Interest from prospective home buyers in Northern states have propelled two Florida counties – Sarasota and Collier – to the top of the nation's fastest-growing luxury housing markets, according to the May 2018 Luxury Home Index from realtor.com.
In May, the top 5 percent most expensive home prices in Sarasota and Collier (Naples) counties grew 19 and 14 percent, respectively.
Additionally, Broward County, Fla. – home to Fort Lauderdale and ranked No. 19 on the list – grew 9 percent year-over-year. Much of this growth is attributed to increased interest from buyers located in New York, Boston and Chicago – markets where, in many cases, luxury prices have stalled, according to realtor.com search data.
"Luxury prices in the Sunshine State are rising quickly as buyers from places like New York, Boston, and Chicago get wind that there is a better bang for their buck available down South," said Javier Vivas, director of economic research for realtor.com. "Meanwhile, we're seeing signs of a luxury market glut in many established markets, which is in some cases leading to spillover demand for their less pricey neighbors."
May 2018 top 10 fastest growing luxury markets
Market (local county seat) – Top 5% luxury price – % Change year-over-year
Sarasota County (Sarasota) – $ 993,000 – 19.1%
Queens County (Queens, N.Y.) – $ 1,240,000 – 15.1%
Collier, County (East Naples) – $ 1,651,000 – 13.7%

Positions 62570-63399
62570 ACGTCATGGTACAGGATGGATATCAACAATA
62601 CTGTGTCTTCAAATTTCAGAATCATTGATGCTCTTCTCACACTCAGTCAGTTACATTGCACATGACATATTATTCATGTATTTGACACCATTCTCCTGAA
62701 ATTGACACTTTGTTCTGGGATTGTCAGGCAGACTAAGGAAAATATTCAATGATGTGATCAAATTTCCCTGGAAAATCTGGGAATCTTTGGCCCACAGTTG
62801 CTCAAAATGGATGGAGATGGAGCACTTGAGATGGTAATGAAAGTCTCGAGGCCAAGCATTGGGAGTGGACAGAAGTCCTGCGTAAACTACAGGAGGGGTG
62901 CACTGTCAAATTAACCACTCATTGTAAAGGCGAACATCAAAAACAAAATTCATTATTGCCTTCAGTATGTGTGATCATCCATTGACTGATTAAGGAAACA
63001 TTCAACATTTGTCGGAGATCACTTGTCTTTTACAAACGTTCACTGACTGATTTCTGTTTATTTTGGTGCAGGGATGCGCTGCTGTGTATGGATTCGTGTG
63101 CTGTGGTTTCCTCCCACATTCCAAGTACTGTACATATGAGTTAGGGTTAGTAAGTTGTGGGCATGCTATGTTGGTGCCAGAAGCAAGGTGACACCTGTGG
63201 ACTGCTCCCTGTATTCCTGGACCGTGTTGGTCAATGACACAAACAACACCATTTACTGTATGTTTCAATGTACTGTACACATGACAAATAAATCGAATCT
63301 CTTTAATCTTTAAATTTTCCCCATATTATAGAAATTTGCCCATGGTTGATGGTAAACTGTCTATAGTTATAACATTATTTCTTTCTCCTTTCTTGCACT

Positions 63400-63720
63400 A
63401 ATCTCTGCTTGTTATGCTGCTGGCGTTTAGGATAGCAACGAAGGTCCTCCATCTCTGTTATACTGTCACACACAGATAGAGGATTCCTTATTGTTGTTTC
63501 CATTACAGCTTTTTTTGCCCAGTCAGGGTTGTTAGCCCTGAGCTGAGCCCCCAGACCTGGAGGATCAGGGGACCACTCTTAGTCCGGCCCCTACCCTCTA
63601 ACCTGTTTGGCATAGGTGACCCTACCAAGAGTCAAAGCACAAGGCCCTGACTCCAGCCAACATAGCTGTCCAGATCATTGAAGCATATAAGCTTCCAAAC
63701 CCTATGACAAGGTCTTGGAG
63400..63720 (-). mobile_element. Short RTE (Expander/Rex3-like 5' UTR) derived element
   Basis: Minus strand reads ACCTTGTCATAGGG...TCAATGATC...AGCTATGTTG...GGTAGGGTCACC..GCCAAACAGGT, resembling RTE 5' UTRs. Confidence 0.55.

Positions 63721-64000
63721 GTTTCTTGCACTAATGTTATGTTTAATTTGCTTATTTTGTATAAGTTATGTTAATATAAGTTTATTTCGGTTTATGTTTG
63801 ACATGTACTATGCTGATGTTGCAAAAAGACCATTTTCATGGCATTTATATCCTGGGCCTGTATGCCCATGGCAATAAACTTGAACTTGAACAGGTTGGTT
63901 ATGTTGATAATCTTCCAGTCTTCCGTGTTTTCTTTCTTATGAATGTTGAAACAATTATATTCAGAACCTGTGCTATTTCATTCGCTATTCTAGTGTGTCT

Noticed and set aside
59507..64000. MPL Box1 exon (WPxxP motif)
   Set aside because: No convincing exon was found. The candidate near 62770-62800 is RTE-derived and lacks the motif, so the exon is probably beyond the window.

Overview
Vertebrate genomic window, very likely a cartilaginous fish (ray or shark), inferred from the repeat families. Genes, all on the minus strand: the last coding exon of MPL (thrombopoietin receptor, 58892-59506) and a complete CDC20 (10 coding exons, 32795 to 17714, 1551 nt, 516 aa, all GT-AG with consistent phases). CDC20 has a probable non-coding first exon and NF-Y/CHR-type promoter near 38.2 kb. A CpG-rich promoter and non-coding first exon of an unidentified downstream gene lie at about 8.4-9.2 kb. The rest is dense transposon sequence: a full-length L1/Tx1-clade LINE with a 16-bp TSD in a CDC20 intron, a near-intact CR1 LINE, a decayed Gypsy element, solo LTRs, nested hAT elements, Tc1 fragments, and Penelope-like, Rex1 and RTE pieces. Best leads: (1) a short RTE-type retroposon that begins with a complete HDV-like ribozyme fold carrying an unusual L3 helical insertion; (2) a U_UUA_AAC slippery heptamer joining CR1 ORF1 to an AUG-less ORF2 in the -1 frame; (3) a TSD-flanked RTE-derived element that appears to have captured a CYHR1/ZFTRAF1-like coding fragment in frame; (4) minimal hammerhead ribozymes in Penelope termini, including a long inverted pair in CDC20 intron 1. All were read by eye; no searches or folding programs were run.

Douglas County (Castle Rock, Colo.) – $ 919,000 – 13.1%
San Mateo County (Redwood City, Calif.) – $ 3,496,000 – 13.0%
King County (Seattle) – $ 1,486,000 – 12.8%
Marin County (San Rafael, Calif.) – $ 3,220,000 – 12.5%
Snohomish County (Everett, Wash.) – $ 790,000 – 12.4%
Hudson County (Jersey City, N.J.) – $ 1,306,000 – 12.1%
Santa Clara County (San Jose, Calif.) – $ 2,744,000 – 11.9%
While buyers in New York, Boston and Chicago may be driving growth in places like Florida, luxury prices within those markets themselves have stalled. In Boston's Suffolk County, Chicago's Cook County, and New York's Manhattan and Suffolk counties, for instance, over the past year luxury home prices decreased 2.7, 2.2, and 2.1 and 1.3 percent, respectively.
In New York, in particular, demand for luxury homes in Manhattan and Brooklyn have stalled at $4.6 and $2.2 million, respectively.